Networks are always worried about female-driven series. There’s something deep in the DNA of a television programmer that just isn’t comfortable with a woman running the show. Despite critical successes such as “30 Rock,” “Murder, She Wrote” and “Ally McBeal,” it’s always an iffy proposition to put a sole woman above the title.
Though the past does offer some lessons. Back in the 1970s — a more adventurous and honest era — two of the biggest hit shows were “Charlie’s Angels” and “Police Woman,” starring Kennedy-era “It girl” Angie Dickinson.
“Charlie’s Angels” is, in fact, on the fall 2011 ABC schedule. A remake, to be clear. But there’s no reason possible presidential candidates Michele Bachmann and Sarah Palin can’t take a page from ABC’s research department. Bachmann might try to re-create the “Police Woman” vibe: tough, fearless, looks great holding a gun, knows how to mix it up with her sexist male colleagues. And Palin has already showed television viewers two important things: She knows how to aim at slow-moving herd animals (that takes care of the press), and she understands the importance of appearances. Dials up for both of them.
Hollywood sexism, though, is not a one-way street. Once, a few years ago, when I was casting a pilot for a major broadcast network, I mentioned the name of a solid actor for the lead role. “Yeah,” the network’s head of casting sighed, “he’s good. But I don’t know. He always feels like the best man. Not the groom. I mean, is he sexually attractive?” (The head of casting, for the record, did not say “sexually attractive.” She used a four-letter word, followed by “-able.”)
That’s the drawback for former Minnesota governor Tim Pawlenty, who is set to announce his presidential bid Monday. He’s called T-Paw, so he’s got a jaunty nickname, but viewers want a little more raw aggression in their star. Undeclared un-candidate Chris Christie, New Jersey’s governor, has it; tall, gimlet-eyed Rep. Paul Ryan has it — and Pawlenty needs to find some, quick. Put it this way: In the late 1970s, a popular sitcom, “Bosom Buddies,” had two young stars, Tom Hanks and Peter Scolari, in the lead roles. Pawlenty is currently filling the Peter Scolari role. The dials stay put.
Finally: Newt Gingrich. Somehow, we all knew this was inevitable. This month, Gingrich declared his candidacy in the most Newt-ish way, on Facebook and Twitter. There’s a certain youthful swagger to this, a signal flare that says “I love the Internets.” The Internets though, haven’t returned the love. When a protester at a Gingrich event dumped glitter on him this past week, the image was TwitPic-ed all over the Web in moments.
Newt is kind of the ADD candidate. He’s all over the map — a five-windows-open-on-the-desktop politician, able to weave health-care reform, the invention of the freeway on-ramp, Austrian economics and the fate of the dinosaurs into a 15-minute torrent of words.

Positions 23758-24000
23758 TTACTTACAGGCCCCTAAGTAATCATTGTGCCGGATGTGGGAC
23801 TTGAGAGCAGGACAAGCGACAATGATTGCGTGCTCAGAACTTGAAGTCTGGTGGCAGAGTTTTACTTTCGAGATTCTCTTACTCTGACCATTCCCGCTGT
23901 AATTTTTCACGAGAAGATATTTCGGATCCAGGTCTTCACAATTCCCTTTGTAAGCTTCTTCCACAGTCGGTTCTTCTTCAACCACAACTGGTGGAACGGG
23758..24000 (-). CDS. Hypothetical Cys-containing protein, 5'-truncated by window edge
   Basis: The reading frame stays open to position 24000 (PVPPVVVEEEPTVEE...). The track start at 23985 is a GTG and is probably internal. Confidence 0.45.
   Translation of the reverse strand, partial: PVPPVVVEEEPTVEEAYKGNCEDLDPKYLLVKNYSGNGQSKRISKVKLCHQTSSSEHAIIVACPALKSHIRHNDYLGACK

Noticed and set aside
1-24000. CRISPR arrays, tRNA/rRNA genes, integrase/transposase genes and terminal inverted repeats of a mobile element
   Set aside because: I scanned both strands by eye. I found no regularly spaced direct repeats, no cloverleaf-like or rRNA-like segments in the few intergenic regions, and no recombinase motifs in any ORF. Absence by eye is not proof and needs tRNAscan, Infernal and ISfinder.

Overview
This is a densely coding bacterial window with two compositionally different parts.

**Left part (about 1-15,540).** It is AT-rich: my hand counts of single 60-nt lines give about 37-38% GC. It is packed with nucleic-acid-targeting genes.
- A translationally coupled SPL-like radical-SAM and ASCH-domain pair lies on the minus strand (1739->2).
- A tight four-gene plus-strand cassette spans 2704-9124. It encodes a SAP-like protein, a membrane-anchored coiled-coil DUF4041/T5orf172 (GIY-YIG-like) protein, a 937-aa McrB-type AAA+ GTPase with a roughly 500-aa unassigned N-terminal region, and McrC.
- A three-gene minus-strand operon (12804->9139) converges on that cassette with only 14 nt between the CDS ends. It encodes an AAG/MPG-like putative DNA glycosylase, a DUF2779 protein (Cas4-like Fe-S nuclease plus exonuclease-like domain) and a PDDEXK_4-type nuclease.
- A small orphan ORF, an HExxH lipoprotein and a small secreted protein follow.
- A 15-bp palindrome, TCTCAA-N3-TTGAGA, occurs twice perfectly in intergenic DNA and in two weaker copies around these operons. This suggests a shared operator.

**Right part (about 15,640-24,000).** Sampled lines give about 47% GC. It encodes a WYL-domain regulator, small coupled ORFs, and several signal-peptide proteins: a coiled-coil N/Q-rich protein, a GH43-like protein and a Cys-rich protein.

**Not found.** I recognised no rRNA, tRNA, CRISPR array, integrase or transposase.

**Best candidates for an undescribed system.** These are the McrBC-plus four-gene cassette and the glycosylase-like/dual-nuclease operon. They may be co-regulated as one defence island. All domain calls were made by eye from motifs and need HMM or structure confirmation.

Gingrich is in many ways the political version of “Curb Your Enthusiasm” — a lot of different story lines that all come together (sort of) under the gaze of a hard-to-like hero. As he discovered only a few days after declaring, it’s possible to be too chatty. His uncharitable words about Paul Ryan’s economic plan were an act of self-sabotage straight out of the Larry David playbook. “Curb Your Enthusiasm,” it must be noted, is a premium-cable show. Its cultural impact is much, much greater than its actual popularity. That’s bad news for Gingrich — and for Republicans in general.
For now, for Gingrich, dials down, down, down.
Of course, Donald Trump, that tornado of hair and noise, already has a show. And NBC, the network on which “Celebrity Apprentice” appears, made clear that because of “equal time” rules, a “Celebrity Apprentice” with a declared presidential candidate as host just wasn’t to be. Trump had to choose between saving the country and hosting a reality television show. Ever the practical thinker, he chose the show. I think everyone was happy with that.
Mike Huckabee faced a similar, though more downscale, dilemma. The former governor of Arkansas and 2008 presidential contender hosts a program on Fox News, and he’d have to give it up to run for president. He surveyed the packed GOP field and decided to stick with the show he’s got.
Both Trump and Huckabee came to the right, rational conclusion: It’s better to stay in regular show business than to try to break into political show business. And the Republican field is ridiculously crowded. As in pilot season, the numbers are brutal: Each network orders dozens and dozens of scripts; from those it orders maybe a dozen produced pilots; and from those it orders maybe three or four series. And of those three or four, usually only one becomes a hit. But the unexpected joy of becoming a hit is what keeps everybody in the game. Occasionally, the long shots win.
That’s what must get Tim Pawlenty out of bed in the morning. He could be the next “House.”
Rob Long, whose work as a television writer and producer includes “Cheers,” writes frequently about politics for National Review. He is the editor in chief of Ricochet.com.